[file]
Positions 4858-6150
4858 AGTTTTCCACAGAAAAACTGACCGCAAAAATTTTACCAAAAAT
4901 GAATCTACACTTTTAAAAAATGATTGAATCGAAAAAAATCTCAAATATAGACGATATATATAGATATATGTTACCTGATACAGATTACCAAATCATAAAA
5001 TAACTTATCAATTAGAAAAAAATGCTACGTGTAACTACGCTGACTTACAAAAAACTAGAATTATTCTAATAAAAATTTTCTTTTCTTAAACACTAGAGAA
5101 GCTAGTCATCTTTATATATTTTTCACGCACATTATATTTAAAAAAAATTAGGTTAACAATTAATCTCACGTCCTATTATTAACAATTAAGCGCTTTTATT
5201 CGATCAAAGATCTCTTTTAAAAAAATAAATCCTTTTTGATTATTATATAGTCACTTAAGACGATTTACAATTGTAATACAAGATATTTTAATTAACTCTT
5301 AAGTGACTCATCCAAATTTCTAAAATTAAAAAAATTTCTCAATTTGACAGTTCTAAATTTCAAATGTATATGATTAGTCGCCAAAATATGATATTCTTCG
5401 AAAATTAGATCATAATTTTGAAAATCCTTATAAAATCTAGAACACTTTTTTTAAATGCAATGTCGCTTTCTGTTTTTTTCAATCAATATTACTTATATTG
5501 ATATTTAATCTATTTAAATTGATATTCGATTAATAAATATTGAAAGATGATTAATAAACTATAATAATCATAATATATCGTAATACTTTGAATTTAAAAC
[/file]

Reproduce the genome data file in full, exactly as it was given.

Positions 4858-6150
4858 AGTTTTCCACAGAAAAACTGACCGCAAAAATTTTACCAAAAAT
4901 GAATCTACACTTTTAAAAAATGATTGAATCGAAAAAAATCTCAAATATAGACGATATATATAGATATATGTTACCTGATACAGATTACCAAATCATAAAA
5001 TAACTTATCAATTAGAAAAAAATGCTACGTGTAACTACGCTGACTTACAAAAAACTAGAATTATTCTAATAAAAATTTTCTTTTCTTAAACACTAGAGAA
5101 GCTAGTCATCTTTATATATTTTTCACGCACATTATATTTAAAAAAAATTAGGTTAACAATTAATCTCACGTCCTATTATTAACAATTAAGCGCTTTTATT
5201 CGATCAAAGATCTCTTTTAAAAAAATAAATCCTTTTTGATTATTATATAGTCACTTAAGACGATTTACAATTGTAATACAAGATATTTTAATTAACTCTT
5301 AAGTGACTCATCCAAATTTCTAAAATTAAAAAAATTTCTCAATTTGACAGTTCTAAATTTCAAATGTATATGATTAGTCGCCAAAATATGATATTCTTCG
5401 AAAATTAGATCATAATTTTGAAAATCCTTATAAAATCTAGAACACTTTTTTTAAATGCAATGTCGCTTTCTGTTTTTTTCAATCAATATTACTTATATTG
5501 ATATTTAATCTATTTAAATTGATATTCGATTAATAAATATTGAAAGATGATTAATAAACTATAATAATCATAATATATCGTAATACTTTGAATTTAAAAC